Citta is the individual counterpart of mahat, the universal consciousness. It is the seat of the intelligence that sprouts from conscience, antahkarana, the organ of virtue and religious knowledge. If the soul is the seed of conscience, conscience is the source of consciousness, intelligence and mind. The thinking processes of consciousness embody mind, intelligence and ego. The mind has the power to imagine, think, attend to, aim, feel and will. The mind's continual swaying affects its inner sheaths, intelligence, ego, consciousness and the self.
Mind is often described as mercurial by nature, elusive and hard to grasp. However, it is the one organ which reflects both the external and internal worlds. Though it has the faculty of seeing things within and without, its more natural tendency is to involve itself with objects of the visible, rather than the inner world.
In collaboration with the senses, mind perceives things for the individual to see, observe, feel and experience. These experiences may be painful, painless or pleasurable. Through their influence, impulsiveness and other tendencies or moods creep into the mind, making it a storehouse of imprints (sathskatas) and desires (vasanas), which create excitement and emotional impressions. If these are favourable they create good imprints; if unfavourable they cause repugnance. These imprints generate the fluctuations, modifications and modulations of consciousness. If the mind is not disciplined and purified, it becomes involved with the objects experienced, creating sorrow and unhappiness. Patanjali begins the treatise on yoga by explaining the functioning of the mind, so that we may learn to discipline it, and intelligence, ego and consciousness may be restrained, subdued and diffused, then drawn towards the core of our being and absorbed in the soul.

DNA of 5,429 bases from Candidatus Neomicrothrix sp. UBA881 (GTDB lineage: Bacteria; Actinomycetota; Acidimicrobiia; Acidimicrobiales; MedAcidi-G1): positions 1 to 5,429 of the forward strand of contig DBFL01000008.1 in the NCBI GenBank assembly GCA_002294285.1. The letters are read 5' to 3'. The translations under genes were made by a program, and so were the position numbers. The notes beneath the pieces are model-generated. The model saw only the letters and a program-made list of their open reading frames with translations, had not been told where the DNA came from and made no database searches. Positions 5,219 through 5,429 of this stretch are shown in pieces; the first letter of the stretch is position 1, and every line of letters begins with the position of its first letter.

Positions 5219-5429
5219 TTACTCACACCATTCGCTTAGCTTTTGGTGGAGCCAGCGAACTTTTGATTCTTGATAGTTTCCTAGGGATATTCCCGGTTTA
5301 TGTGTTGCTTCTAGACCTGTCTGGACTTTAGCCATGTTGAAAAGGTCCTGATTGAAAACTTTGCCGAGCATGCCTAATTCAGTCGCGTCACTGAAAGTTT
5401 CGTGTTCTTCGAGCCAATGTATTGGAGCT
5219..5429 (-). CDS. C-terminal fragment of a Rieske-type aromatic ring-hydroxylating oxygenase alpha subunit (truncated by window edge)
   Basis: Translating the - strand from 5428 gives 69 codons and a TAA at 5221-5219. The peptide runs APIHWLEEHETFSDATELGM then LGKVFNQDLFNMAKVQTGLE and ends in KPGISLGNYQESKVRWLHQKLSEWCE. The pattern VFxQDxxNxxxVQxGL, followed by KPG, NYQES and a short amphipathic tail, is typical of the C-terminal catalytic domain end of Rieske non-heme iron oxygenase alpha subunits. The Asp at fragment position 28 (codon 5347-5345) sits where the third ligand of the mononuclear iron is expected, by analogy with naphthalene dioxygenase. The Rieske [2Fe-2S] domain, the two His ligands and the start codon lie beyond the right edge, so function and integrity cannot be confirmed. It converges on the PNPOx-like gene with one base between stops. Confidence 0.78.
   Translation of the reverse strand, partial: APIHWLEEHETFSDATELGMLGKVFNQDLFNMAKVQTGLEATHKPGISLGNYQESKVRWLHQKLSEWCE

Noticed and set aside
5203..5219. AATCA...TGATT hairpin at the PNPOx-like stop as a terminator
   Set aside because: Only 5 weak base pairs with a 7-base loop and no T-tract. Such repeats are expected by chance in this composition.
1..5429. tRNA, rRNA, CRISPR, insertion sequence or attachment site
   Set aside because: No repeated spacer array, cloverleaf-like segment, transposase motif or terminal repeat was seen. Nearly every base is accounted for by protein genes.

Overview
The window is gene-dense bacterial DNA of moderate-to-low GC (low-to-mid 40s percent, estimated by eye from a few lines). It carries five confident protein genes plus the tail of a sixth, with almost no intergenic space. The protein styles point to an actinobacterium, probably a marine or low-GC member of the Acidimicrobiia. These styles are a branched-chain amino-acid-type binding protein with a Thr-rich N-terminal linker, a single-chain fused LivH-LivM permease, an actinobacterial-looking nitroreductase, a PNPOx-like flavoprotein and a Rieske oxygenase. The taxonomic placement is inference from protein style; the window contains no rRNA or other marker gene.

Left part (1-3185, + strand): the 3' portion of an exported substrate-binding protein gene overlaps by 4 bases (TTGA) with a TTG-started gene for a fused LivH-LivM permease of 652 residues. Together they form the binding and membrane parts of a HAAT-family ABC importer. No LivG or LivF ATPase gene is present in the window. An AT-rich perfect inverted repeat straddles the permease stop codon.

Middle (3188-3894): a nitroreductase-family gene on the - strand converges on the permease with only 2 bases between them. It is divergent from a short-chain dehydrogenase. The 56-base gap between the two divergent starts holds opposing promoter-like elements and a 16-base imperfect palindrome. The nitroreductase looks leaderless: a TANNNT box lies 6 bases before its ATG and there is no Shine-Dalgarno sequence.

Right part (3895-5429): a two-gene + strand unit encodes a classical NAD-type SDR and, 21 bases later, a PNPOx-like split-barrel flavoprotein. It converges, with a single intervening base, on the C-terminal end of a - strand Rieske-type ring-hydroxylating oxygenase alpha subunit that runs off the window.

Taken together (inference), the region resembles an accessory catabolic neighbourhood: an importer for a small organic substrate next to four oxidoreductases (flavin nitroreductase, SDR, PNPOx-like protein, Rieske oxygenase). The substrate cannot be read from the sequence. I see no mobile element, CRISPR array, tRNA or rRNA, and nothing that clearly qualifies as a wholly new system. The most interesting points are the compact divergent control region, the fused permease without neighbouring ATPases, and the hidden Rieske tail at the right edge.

Patanjali explains that painful and painless imprints are gathered by five means: pramana, or direct perception, which is knowledge that arises from correct thought or right conception and is perpetual and true viparyaya, or misperception and misconception, leading to contrary knowledge; vikalpa, or imagination or fancy; nidra or sleep; and smriti or memory. These are the fields in which the mind operates, and through which experience is gathered and stored.
Direct perception is derived from one's own experience, through inference, or from the perusal of sacred books or the words of authoritative masters. To be true and distinct, it should be real and self-evident. Its correctness should be verified by reasoned doubt, logic and reflection. Finally, it should be found to correspond to spiritual doctrines and precepts and sacred, revealed truth.
Contrary knowledge leads to false conceptions. Imagination remains at verbal or visual levels and may consist of ideas without a factual basis. When ideas are proved as facts, they become real perception. Sleep is a state of inactivity in which the organs of action, senses of perception, mind and intelligence remain inactive. Memory is the faculty of retaining and reviving past impressions and experiences of correct perception, misperception, misconception and even of sleep.
These five means by which imprints are gathered shape moods and modes of behaviour, making or marring the individual's intellectual, cultural and spiritual evolution.
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